A former state child advocate who pleaded guilty to lewdness involving a child last year has been charged with sexually abusing a 7-year-old boy appointed to his care.

Albert J. Cramer, 37, was charged in 3rd District Court Tuesday with two counts of aggravated sexual abuse of a child, a first-degree felony. A $25,000 warrant has been issued for his arrest.Each count is punishable by a maximum $10,000 fine and a 5-years-to-live prison sentence. The charges were enhanced to "aggravated" first-degree felonies because Cramer "was a person who occupied a position of special trust to the victim," the charges state.

From October 1996 to February 1997, Cramer "was the court appointed special advocate assigned to work with" the boy, the charges state. "During that time, (Cramer) spent considerable time working with (the boy)."

The boy, now 8 years old, told police that between 1996 and 1997 Cramer fondled his genitals and buttocks under his clothing on several occasions, the charges state. "He stated that the abuse occurred in (Cramer's) car and when they would go swimming" at the Murray High School swimming pool.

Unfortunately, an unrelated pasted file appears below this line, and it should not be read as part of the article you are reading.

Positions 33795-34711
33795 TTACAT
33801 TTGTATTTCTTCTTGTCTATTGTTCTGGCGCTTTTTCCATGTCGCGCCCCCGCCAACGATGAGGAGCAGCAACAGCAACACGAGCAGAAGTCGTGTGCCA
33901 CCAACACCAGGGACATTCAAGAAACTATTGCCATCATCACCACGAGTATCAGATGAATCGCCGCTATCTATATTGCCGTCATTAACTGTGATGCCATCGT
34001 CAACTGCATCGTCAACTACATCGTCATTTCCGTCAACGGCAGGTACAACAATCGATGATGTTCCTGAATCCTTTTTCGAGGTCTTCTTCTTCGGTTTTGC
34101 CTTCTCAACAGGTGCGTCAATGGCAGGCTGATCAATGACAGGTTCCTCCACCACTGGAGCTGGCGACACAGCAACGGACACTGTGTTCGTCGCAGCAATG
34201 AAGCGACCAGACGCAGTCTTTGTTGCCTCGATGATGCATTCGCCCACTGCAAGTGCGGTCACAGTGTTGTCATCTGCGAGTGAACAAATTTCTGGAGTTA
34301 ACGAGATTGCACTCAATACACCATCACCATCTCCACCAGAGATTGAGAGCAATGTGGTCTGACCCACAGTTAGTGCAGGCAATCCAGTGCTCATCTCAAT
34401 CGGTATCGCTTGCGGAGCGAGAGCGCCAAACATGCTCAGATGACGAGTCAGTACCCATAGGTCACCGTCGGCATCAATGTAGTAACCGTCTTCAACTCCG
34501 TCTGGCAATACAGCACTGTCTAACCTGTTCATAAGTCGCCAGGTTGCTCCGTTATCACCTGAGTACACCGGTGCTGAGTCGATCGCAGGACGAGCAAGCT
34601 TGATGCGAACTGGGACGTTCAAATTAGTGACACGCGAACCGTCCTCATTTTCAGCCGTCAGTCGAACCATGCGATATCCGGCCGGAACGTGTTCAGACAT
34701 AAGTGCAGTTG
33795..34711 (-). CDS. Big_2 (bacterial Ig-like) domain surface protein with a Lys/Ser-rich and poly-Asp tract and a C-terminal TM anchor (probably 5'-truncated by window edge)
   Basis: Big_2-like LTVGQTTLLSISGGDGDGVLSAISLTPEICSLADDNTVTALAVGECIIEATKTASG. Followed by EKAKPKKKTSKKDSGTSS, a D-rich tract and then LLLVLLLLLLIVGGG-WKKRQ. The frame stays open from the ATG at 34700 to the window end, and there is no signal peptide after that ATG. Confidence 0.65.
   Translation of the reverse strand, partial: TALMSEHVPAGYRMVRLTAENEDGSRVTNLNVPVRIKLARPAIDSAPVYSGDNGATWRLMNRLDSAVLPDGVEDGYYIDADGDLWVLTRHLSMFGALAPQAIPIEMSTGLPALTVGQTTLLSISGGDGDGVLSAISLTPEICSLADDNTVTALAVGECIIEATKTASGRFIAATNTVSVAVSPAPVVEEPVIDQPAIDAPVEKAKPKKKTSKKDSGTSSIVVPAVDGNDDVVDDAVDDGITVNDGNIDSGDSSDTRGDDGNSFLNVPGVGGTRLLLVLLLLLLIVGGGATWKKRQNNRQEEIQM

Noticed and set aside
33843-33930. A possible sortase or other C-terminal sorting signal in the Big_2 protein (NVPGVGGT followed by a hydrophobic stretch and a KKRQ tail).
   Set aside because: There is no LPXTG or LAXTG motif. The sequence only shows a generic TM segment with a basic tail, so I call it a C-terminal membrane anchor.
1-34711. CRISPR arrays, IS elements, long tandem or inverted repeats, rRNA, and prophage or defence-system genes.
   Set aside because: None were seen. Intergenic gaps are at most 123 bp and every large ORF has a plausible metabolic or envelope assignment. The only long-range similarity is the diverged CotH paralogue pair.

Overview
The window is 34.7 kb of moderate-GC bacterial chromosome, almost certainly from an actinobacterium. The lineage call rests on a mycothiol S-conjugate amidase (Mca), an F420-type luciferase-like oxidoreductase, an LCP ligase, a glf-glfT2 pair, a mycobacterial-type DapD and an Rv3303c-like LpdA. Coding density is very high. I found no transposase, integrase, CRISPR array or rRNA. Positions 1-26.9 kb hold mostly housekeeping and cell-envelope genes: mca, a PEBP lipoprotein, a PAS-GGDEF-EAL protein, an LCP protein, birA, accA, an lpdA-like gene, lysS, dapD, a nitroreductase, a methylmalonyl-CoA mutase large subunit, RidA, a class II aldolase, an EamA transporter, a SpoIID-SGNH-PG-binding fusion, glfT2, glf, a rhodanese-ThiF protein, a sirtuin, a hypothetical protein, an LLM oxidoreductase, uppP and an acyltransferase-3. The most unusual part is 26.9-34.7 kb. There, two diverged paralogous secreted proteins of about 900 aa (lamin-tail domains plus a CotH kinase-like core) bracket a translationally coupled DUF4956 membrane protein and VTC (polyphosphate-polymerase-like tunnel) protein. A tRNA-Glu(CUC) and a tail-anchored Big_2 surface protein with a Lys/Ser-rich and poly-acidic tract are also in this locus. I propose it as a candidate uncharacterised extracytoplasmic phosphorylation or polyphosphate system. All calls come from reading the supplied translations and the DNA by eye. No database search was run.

In December, a 3rd District judge sentenced Cramer to 36 months of probation after he pleaded guilty to two misdemeanor counts of lewdness involving a child. In exchange for his plea, prosecutors dismissed a second-degree felony charge of sexual abuse of a child. However, the plea bargain apparently did not immunize Cramer against future charges.

Cramer was charged with the offenses after two boys, ages 7 and 10, told their mother that he had touched them inappropriately while they were at the Murray High School swimming pool.

Although none of the conduct occurred during Scout-sponsored activities, Cramer was fired from his position as district supervisor of the Boy Scouts' Salt Lake Area Council after Scouting officials learned of the allegations.

He was also terminated as a volunteer for the Guardian Ad Litem Office and resigned his chairmanship of a state advisory committee that dealt with child abuse and neglect issues.